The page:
Carbon dioxide is widely known to be the most prominent greenhouse gas. Reversing the trend of rising CO2 levels worldwide has become a major priority in all attempts to stabilize climate change and the health of the environment. Meanwhile, slash-and-burn agriculture (especially in the tropics) represents a major source of CO2, both directly (the burning of forests) and indirectly (deforestation means forests no longer trap CO2). Additionally, slash-and-burn destroys fragile tropical soils.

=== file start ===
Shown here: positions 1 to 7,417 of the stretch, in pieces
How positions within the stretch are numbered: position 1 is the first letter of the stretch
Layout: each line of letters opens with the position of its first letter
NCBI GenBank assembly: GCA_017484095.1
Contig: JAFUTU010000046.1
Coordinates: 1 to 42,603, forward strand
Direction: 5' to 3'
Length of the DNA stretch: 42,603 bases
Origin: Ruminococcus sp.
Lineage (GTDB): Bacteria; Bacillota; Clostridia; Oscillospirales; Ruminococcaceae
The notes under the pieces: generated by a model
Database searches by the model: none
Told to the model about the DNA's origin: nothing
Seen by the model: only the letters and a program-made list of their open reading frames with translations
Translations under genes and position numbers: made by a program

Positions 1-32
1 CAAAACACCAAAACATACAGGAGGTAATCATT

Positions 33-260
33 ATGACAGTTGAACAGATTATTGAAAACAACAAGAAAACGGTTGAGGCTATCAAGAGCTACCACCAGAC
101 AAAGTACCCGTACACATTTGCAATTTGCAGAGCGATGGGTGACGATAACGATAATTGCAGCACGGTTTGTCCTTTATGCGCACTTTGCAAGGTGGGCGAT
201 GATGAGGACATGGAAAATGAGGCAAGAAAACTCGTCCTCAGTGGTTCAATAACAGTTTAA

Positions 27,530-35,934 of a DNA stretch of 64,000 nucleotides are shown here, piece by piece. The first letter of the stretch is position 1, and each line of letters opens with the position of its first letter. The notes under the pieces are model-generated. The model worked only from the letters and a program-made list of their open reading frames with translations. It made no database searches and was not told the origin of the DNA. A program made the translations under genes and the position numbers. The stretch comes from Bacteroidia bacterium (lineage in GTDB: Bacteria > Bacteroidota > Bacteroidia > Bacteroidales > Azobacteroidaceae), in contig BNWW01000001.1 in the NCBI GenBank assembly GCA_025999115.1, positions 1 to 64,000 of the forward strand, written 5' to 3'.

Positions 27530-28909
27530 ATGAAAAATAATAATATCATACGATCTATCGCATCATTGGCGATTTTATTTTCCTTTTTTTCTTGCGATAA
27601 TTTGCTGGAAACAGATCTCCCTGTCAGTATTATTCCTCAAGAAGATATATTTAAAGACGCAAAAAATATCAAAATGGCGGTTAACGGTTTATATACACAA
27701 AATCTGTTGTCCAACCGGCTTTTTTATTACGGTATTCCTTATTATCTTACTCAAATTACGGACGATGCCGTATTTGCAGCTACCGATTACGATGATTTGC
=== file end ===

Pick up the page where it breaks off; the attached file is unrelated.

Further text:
We add charcoal or "biochar" to agricultural soils, with the additional benefit of improving soil quality. Charcoal is a very stable form of carbon, sequestering CO2 captured by trees for hundreds or thousands of years without decomposing.
We use waste charcoal that would otherwise be treated as garbage. We stably capture CO2 for hundreds of years, at least. And in so doing we vastly improve the fragile tropical soils ability to hold nutrients. A new kind of black gold.